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New ways: How an architect is rethinking custom-build

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The AJ talks to architect Charlie de Bono about his unusual role on a new custom-build housing scheme in Norfolk and what it might mean for the profession

Custom build is seen as one of the ways to help tackle the housing crisis, by allowing people to design and build their own homes on pre-prepared plots.

By the end of this month, England’s 336 planning authorities will have to show they have met the legislated targets (under the Self-build and Custom Housebuilding Act 2015) and can provide the 18,000 permissioned plots needed to match those registering an interest in self-build on 30 October 2016. It is understood the number of people putting their name down has risen to nearly 40,000.  

Livedin Custom Build, a sister company of Gloucestershire architects Miller + Howard Workshop, has created a model it claims not only helps people to create a bespoke home but also ‘puts architects back at the centre’ of the development of housing.

Its latest project in the Norfolk coastal village of Ingoldisthorpe, the company’s fourth, provides ‘ready to build’ plots with full planning permission, design flexibility and mains services around a green.

Here, qualified architect de Bono, director of Livedin Custom Build, explains more about the scheme and the opportunities for architects to play a greater role in housing delivery. 

What are you hoping to achieve at Ingoldisthorpe?

Our housing system is overdue a reboot. We want to show that there are ways to procure housing in the UK other than the dominant speculative housing model, which tends to an all too familiar generic approach, leading to a homogenisation of our environment.

Instead, we are looking to encourage more site-specific and integrated solutions, by focusing on a design-led approach and shifting control from big developers to end users, communities and landowners.

We are looking for innovative ways of linking and improving affordability, modern methods of construction, planning system reform, excellence in design, flexibility and environmental considerations. By offering more choice to buyers, the market will force these issues up the agenda and lead to better solutions. We do not just want to give the end-users and their communities more choice; they need better options and better homes.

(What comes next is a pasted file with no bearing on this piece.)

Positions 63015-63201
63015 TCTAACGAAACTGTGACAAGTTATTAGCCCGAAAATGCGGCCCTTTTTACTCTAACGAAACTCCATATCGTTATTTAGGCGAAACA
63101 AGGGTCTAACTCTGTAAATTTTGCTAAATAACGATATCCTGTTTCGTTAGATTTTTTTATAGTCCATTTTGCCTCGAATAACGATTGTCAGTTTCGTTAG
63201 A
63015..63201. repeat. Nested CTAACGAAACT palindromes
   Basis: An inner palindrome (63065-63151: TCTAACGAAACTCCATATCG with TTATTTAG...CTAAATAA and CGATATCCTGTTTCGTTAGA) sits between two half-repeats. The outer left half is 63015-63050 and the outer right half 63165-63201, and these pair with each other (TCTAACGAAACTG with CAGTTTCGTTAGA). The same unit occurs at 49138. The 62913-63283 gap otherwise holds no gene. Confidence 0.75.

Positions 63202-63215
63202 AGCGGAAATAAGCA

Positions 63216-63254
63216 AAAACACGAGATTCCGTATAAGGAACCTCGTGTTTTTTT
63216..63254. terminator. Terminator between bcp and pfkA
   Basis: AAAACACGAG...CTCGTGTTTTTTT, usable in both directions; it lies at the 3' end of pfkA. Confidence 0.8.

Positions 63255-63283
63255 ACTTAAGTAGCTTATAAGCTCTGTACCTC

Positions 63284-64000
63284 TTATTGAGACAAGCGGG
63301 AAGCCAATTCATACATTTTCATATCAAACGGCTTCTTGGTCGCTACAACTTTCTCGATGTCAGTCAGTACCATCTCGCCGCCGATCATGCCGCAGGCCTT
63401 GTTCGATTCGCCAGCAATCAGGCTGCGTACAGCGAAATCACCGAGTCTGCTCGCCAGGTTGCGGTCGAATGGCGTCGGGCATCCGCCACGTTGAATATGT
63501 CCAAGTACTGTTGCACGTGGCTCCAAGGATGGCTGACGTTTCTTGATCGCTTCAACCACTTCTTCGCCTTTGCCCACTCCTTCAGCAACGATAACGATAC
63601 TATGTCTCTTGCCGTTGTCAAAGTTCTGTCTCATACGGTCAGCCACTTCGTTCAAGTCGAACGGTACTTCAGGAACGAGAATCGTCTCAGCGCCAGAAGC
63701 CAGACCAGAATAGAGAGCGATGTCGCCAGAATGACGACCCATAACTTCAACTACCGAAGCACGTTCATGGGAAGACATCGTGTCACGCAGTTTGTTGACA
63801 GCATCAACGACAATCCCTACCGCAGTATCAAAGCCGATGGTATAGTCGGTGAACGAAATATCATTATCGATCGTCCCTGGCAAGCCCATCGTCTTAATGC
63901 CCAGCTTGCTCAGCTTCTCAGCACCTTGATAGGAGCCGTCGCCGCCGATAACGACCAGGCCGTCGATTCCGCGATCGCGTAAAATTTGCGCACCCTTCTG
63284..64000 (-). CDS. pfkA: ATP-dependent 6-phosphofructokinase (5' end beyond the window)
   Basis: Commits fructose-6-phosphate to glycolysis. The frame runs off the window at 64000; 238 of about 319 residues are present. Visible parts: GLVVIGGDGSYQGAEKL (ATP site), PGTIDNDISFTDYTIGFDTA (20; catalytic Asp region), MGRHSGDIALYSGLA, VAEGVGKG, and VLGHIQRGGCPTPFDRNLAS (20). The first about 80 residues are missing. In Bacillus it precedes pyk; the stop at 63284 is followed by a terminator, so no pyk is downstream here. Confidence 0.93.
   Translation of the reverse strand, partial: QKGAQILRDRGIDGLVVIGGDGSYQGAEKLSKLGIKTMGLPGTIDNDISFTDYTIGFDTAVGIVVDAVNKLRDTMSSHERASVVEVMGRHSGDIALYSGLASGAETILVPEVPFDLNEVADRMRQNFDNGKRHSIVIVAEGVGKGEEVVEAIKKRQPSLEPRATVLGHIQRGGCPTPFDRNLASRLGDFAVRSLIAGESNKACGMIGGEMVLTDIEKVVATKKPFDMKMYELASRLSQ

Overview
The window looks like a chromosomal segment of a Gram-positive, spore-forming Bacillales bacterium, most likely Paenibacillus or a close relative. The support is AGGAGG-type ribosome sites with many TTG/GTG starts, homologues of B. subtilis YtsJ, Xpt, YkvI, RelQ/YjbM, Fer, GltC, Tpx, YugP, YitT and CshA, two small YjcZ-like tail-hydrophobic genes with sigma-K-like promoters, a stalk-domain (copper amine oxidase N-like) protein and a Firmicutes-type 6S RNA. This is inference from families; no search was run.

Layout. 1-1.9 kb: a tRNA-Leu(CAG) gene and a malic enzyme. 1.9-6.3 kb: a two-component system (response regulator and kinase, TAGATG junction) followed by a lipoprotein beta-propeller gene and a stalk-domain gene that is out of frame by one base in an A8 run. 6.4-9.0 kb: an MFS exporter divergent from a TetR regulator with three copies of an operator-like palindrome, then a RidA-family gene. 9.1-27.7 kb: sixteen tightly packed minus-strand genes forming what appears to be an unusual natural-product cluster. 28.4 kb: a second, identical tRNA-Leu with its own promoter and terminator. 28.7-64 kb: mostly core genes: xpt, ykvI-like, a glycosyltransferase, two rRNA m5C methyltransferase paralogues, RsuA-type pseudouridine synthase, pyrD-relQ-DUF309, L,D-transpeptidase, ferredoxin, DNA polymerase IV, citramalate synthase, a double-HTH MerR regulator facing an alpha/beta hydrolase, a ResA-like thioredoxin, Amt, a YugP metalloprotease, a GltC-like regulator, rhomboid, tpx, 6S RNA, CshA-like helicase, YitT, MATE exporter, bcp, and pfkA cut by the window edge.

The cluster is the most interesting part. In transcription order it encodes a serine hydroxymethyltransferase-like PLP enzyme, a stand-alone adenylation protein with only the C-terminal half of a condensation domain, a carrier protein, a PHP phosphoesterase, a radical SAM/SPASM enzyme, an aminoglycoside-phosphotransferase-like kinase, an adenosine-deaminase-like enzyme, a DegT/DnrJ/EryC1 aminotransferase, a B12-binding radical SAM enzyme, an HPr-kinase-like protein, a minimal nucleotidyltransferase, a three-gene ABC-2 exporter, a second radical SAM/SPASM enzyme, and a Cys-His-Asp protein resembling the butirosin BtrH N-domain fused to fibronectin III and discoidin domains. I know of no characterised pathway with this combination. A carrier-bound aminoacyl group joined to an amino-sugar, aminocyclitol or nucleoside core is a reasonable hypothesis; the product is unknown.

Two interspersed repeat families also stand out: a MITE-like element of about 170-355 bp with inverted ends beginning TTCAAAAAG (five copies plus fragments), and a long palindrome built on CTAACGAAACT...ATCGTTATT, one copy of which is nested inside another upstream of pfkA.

We are providing serviced plots and a full planning permission

Custom build is the vehicle for this at Ingoldisthorpe. In essence, custom build is the division of the housing market that is allowing self build to go mainstream. The principle is to provide facilitated solutions to the complex issues of land supply, design, planning and construction of your own home on multi-unit sites. At Ingoldisthorpe, we are providing serviced plots and a full planning permission that allows for customisation of materials, fenestration and layout.

In rural areas, there is untapped demand for customisable contemporary architecture with high standards of design. This needs the input of skilled architects so we envisage the sector forging a greater role in the future of housing.

Who is the scheme aimed at?

Anyone who wants to build their own home and, thanks to the proliferation of new build and renovation projects in magazines, and on social media and TV, this is booming. According to research by the National Custom & Self Build Association, half the adult population would like to build their own home at some point.

Yet doing this is still quite rare in UK. About 8 per cent of our homes are built by private homebuilders, whereas in Germany, Italy, Belgium, Poland and Australia it is more than 50 per cent. The disparity is down to a number of factors which act as barriers to entry, namely the lack of available land and the complexity of the planning and construction processes.

There are obviously self-builders who relish the challenge of going alone. We are aiming the project at Ingoldisthorpe at those who want a bespoke home, yet with more help along the way. The buyers will manage the build process themselves and we provide them with research into local builders and national housing manufacturers.

What is your role on the project?

We are the project co-ordinator, or ‘enabler’ as it is termed in custom build. Our role is guiding the project through feasibility, planning, infrastructure and sales phases. It is a balancing act, making sure that all the stakeholders are happy – the landowner with his or her risk and reward, the planners and neighbours with the design, and the end-users with planning permission and financial viability.

The aim is to link architects with custom-build projects

We see this as a slightly evolved role compared to that which architects normally take on when working with developers. The aim is to link architects with custom-build projects and provide them with a framework to learn this role.

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Livedin Custom Build’s proposed custom-build scheme at Ingoldisthorpe, taken through planning by Project Orange.

Livedin Custom Build’s proposed custom-build scheme at Ingoldisthorpe, taken through planning by Project Orange.

Explain your relationship with the landowner and what your future involvement will be on the scheme

On similar sites, the landowner would typically be offered an ‘option’ agreement by a speculative developer. There, a fixed sale price is agreed on condition that the developer achieves planning (at its own cost) within a certain period (usually a couple of years). The developer often then flips the land on to a commercial house-building company, all the while extracting profit and adding costs to the land, which will ultimately be borne by the end-user.

Instead, we offer the landowner a way to control the design of the site and sell directly to homeowners, cutting out the middleman. This provides savings that can be shared by the landowner and end-users.

Ben Marten, the landowner at Ingoldisthorpe has very much bought into the concept. Indeed, he is so keen that other landowners follow suit, he has recently started a company to help landowners bring forward their land.

We are managing the technical design and tendering of the landscaping, infrastructure and services. We are overseeing the marketing of the plots, which will be sold with all their services in place and ready to build. We are also installing the landscaping by AREA, which has designed a new village green incorporating and enlarging the existing pond, and taking design cues from the local heathland.